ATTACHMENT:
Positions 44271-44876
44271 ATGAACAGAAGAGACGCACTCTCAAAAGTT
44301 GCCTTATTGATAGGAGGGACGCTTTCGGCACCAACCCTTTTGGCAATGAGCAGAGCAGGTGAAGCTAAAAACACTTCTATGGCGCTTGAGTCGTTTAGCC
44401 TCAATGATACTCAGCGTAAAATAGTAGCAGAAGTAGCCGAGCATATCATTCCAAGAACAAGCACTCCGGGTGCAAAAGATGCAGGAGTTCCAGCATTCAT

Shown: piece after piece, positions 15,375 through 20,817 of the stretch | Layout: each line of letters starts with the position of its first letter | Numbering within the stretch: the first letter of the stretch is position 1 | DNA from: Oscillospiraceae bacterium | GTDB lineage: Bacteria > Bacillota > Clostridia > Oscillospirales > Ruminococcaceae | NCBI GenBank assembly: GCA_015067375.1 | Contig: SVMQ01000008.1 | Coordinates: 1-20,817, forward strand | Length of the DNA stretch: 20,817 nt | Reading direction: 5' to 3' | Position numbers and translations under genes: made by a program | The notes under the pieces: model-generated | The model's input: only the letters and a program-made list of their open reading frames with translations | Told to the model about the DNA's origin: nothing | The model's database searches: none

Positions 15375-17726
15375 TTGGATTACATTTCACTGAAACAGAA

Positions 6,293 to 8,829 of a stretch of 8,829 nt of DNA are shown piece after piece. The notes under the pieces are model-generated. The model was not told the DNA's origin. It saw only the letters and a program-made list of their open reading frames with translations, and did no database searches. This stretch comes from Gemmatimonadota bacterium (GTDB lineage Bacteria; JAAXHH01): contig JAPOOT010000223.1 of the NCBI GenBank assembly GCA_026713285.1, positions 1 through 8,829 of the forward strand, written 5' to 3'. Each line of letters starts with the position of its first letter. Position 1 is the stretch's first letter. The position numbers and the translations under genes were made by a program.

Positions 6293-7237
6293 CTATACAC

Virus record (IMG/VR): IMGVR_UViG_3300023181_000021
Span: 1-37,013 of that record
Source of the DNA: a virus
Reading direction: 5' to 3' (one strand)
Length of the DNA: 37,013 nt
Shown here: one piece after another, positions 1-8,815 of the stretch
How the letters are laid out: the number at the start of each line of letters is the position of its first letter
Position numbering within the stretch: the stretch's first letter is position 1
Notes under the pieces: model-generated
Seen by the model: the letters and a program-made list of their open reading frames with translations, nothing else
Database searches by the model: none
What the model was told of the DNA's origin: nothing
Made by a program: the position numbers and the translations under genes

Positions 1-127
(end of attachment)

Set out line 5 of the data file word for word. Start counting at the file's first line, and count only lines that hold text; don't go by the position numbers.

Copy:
Shown: piece after piece, positions 15,375 through 20,817 of the stretch | Layout: each line of letters starts with the position of its first letter | Numbering within the stretch: the first letter of the stretch is position 1 | DNA from: Oscillospiraceae bacterium | GTDB lineage: Bacteria > Bacillota > Clostridia > Oscillospirales > Ruminococcaceae | NCBI GenBank assembly: GCA_015067375.1 | Contig: SVMQ01000008.1 | Coordinates: 1-20,817, forward strand | Length of the DNA stretch: 20,817 nt | Reading direction: 5' to 3' | Position numbers and translations under genes: made by a program | The notes under the pieces: model-generated | The model's input: only the letters and a program-made list of their open reading frames with translations | Told to the model about the DNA's origin: nothing | The model's database searches: none